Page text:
The recession is killing jobs at an alarming pace, with tens of thousands of new layoffs already announced this week by some of the biggest names in American business - Pfizer, Caterpillar, Target and Home Depot.

"We're just seeing the tip of the iceberg - the big firms," said Rebecca Braeu, economist at John Hancock Financial Services. "There are certainly other firms beneath them that will lay off workers as quickly or even quicker."

Some economists are predicting a net loss of at least 2 million jobs in 2009, possibly more.

Last year, the economy lost a net 2.6 million jobs, the most since 1945.

The unemployment rate is now at a 16-year high.

Pharmaceutical giant Pfizer, Wyeth and Sprint Nextel Corp. said they each will slash 8,000 jobs.

Home Depot Inc., the biggest home improvement retailer in the U.S., will get rid of 7,000 jobs.

General Motors Corp., after major cuts, said it will cut 2,000 more jobs at plants in Michigan and Ohio.

Caterpillar Inc., the world's largest maker of mining and construction equipment, disclosed nearly 20,000 job cuts.

Oilfield services provider Halliburton Co. is eliminating jobs in markets particularly hard hit by the recession, the number has not been disclosed.

Halliburton competitor Schlumberger Ltd. said last week that it will cut up to 5,000 jobs worldwide.

Brooks Automation Inc. said Monday it plans to get rid of 350 jobs, or 20 percent of its workforce, a second round of cuts for Brooks.

Microsoft Corp. said it will slash up to 5,000 jobs over the next 18 months.

Intel Corp. said it will cut up to 6,000 manufacturing jobs.

And United Airlines parent UAL Corp. said it would get rid of 1,000 jobs, on top of 1,500 axed late last year.

WORRKFORCE SAYS CALHOUN TOPS LIST - Workforce's unemployment rates increased in 47 West Virginia counties in December, with Calhoun County leading the pack at 7.7 percent. The unemployment number is based on individuals getting unemployment checks, not those who have fallen from the roll.


WHOLESALE OUTFIT COULD BE CLOSING - A long-time wholesale outfit and distribution company Goldsmit-Black, located in Vienna, could be closing down.

The company is trying to sell the business, and it's unclear what will actually happen.

Nelson Graham, Regional Coordinator with the United Food and Commercial Workers Union, says the purchase is expected to result in 32 union members losing their jobs.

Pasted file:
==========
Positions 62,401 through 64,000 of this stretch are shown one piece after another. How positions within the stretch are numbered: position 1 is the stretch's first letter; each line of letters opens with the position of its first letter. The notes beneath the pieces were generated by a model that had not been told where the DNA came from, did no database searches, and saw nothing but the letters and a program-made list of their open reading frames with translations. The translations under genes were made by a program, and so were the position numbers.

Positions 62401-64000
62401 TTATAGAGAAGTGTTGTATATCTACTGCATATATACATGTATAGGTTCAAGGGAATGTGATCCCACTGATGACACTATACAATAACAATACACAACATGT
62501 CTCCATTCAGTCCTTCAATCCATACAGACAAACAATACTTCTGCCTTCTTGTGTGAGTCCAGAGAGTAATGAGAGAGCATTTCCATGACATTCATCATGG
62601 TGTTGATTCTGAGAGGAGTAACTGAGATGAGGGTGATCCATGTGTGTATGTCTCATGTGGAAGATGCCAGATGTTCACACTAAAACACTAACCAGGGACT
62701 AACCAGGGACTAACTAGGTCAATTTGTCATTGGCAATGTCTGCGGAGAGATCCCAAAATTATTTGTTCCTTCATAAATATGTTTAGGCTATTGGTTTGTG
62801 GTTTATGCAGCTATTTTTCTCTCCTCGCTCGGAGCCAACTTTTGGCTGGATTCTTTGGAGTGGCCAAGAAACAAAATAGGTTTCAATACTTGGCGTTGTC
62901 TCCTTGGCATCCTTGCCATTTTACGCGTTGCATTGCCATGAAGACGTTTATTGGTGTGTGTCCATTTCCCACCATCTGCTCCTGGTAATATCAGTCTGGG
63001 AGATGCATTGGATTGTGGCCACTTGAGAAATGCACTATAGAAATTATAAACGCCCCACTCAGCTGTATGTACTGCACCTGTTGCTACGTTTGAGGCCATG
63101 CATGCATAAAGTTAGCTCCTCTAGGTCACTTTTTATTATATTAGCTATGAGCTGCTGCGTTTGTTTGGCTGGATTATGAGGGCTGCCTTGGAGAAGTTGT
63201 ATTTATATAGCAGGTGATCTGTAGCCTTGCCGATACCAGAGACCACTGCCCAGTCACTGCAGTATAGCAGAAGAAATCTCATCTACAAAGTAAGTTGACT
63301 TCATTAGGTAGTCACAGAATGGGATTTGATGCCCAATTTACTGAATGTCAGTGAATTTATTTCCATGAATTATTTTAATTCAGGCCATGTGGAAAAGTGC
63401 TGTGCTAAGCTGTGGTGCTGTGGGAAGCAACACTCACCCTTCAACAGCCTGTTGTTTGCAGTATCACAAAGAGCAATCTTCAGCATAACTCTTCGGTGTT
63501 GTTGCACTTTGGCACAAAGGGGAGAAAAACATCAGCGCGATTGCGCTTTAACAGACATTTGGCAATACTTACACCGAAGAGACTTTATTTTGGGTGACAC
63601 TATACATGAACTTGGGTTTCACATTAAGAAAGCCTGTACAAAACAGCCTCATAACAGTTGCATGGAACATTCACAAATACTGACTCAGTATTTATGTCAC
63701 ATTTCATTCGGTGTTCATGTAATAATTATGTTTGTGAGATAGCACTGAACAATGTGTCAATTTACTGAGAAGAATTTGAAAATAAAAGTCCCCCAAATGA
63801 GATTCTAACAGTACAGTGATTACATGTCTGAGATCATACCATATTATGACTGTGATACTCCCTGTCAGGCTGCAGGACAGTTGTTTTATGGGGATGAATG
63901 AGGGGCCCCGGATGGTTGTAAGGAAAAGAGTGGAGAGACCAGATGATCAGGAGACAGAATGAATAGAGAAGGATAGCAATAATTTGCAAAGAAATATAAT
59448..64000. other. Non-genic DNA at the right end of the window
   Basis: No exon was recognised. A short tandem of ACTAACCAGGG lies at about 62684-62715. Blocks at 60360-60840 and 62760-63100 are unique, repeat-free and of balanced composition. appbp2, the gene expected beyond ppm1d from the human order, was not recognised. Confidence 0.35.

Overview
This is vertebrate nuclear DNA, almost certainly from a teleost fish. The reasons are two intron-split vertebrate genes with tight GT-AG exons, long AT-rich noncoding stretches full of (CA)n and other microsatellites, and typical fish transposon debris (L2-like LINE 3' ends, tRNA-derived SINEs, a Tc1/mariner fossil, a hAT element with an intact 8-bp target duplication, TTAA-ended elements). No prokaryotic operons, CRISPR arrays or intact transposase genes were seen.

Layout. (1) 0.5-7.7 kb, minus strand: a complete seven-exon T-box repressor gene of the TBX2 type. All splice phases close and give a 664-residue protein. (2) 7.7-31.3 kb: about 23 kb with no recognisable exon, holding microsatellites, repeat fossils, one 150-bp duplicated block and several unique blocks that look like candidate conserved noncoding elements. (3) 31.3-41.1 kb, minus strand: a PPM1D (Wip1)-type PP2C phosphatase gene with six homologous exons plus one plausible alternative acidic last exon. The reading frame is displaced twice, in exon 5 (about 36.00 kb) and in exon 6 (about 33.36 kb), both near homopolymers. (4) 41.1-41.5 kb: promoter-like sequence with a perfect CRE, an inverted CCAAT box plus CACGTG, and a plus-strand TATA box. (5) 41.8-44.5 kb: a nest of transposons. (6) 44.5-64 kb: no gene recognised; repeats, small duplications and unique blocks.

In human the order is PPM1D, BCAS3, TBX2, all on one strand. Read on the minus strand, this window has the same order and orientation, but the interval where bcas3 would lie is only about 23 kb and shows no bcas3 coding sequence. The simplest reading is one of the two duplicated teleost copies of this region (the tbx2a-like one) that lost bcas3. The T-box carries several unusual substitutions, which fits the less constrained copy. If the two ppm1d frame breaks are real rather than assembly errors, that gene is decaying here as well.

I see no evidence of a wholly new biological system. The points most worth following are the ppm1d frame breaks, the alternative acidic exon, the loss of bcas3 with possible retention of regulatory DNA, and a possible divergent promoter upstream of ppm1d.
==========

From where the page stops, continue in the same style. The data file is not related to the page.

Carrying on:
Company officials have declined to comment.

WV GLASS MAKER LAYS-OFF 75% OF WORKERS - A Bridgeport, West Virginia flat glass maker says it will lay off 75 percent of its work force this week.

The lay-offs are connected to the downturn in the automotive industry.

The 180 layoffs at AGC Flat Glass North America's plant in Bridgeport will take effect Thursday.

The plant employs 240, and has been in operation since 1976.

GEORGIA PACIFIC AXES 70 of 113 - Georgia-Pacific Corp. in Mount Hope is temporarily laying off 70 of its 113 employees.

"This is a temporary curtailment of our plant operations in Mount Hope," said Melodie Ruse, company representative.

The 70 employees comprise the plant's entire production staff.

"We are expecting operations at the plant in Mount Hope to be down for a few months," she said.

Ruse said the layoffs are effective immediately and cited the economic downturn in the housing market as the reason.

WV BANKRUPTCY FILINGS UP - Bankruptcy filings in West Virginia increased by about 18 percent from 2007 to 2008.

Nationwide the increase was about 33%.

The bankruptcies come after the Bush administration passed legislation that makes it more difficult to file.

There were 5,312 filings statewide in 2008, an increase from 4,492 in 2007.

William Pepper, a Charleston bankruptcy lawyer, told media he's now seeing clients with incomes of $80,000 to $100,000.

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